Al Jama-ah, DA in war of words over remarks on queer community

todayJune 9, 2023 126

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The leader of Al Jama-ah, Ganief Hendricks, has come out guns blazing in defense of the party’s national spokesperson’s homophobic comments.

This after the DA called on the Minority party’s leaders to clarify whether they endorse Advocate Shameemah Salie’s comments in which she called into question the inclusion of LGBTIQ+ groups in the parliamentary process on new family policies.

“It’s a minority group in our society imposing an agenda and narrative on the majority, and this has subtly been happening for a while now, and now it’s being pushed onto our family structures. And on the right of families and parents to educate their children, especially with regards to their religious beliefs, their traditional and cultural beliefs of families are being impacted by a minority group,” Salie said in an interview with 24-hour television news channel, NewzroomAfrika.

She was being asked about her party’s rejection of of a White paper on family life which addressed the inclusion of the community in the parliamentary process.

The DA has denounced Salie’s views, saying they are an attempt to scapegoat and divide South Africans based on race, sexual identity, or faith.


DA National Spokesperson, Solly Malatsi, says the country’s official opposition will continue to champion a future that embraces hope over hate, unity over division, and progress over stagnation.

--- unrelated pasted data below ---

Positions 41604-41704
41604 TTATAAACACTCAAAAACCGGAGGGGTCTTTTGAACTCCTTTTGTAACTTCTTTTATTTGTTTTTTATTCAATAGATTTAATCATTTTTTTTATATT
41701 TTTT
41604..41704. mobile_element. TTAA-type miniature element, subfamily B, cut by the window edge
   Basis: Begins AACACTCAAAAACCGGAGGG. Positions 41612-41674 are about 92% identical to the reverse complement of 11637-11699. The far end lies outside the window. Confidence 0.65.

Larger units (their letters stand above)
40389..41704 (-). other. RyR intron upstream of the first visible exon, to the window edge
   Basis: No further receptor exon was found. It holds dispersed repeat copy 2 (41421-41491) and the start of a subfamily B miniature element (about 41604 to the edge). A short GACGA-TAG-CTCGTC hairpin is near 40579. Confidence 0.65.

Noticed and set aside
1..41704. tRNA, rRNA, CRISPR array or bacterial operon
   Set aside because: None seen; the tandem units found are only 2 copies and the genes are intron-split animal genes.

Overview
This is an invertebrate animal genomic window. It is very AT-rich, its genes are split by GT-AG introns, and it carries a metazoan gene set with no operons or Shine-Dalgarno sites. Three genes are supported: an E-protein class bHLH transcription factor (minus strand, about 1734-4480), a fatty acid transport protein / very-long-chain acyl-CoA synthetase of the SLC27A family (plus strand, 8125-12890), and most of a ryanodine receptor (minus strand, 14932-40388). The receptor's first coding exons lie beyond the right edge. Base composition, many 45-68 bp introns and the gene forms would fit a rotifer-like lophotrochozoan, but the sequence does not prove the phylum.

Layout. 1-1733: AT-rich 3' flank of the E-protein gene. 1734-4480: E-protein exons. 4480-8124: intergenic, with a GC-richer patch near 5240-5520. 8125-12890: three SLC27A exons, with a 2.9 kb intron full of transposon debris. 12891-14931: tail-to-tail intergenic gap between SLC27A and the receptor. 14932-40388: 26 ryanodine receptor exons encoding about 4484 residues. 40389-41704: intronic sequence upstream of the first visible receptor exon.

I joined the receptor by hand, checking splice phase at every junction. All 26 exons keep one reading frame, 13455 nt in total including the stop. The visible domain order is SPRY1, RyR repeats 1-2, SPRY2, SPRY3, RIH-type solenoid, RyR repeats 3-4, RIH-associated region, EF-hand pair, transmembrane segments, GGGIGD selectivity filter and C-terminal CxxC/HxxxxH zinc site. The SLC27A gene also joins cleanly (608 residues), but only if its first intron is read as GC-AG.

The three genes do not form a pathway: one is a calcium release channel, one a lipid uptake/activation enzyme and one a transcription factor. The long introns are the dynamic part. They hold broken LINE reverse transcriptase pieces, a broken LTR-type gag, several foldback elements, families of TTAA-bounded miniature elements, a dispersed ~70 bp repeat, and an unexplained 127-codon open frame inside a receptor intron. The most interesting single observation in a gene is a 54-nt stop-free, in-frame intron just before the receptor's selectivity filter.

In response, Hendricks says there is nothing homophobic about God’s divine law, which is a matter of faith for Muslims and other faiths.

He says the party is seeking legal advice with the view of laying criminal charges against the DA and its big corporate funders.

Hendricks accuses the DA and its funders of creating a narrative that seeks to groom young children to conduct sexual sin and promote gender confusion.

The DA has rubbished the threats by Al Jama-ah.

The controversy comes amid a storm over the EFF’s decision to invite Kenyan scholar, Professor Patrick Lumumba, to deliver a lecture during the party’s 10th anniversary celebrations next month.

Lumumba has expressed his support for Uganda’s anti-gay law, which could see those convicted of breaking it face the death penalty, among others.

EFF has been vocal against the bill, even protesting outside the Ugandan embassy in April.

However in the face of the backlash – party leader Julius Malema defended the party’s decision to invite the scholar.

Malema says: “You don’t censor a different opinion on your platforms simply because you disagree. Allowing different views makes a discourse even more exciting.”


Written by: Nokwazi Qumbisa

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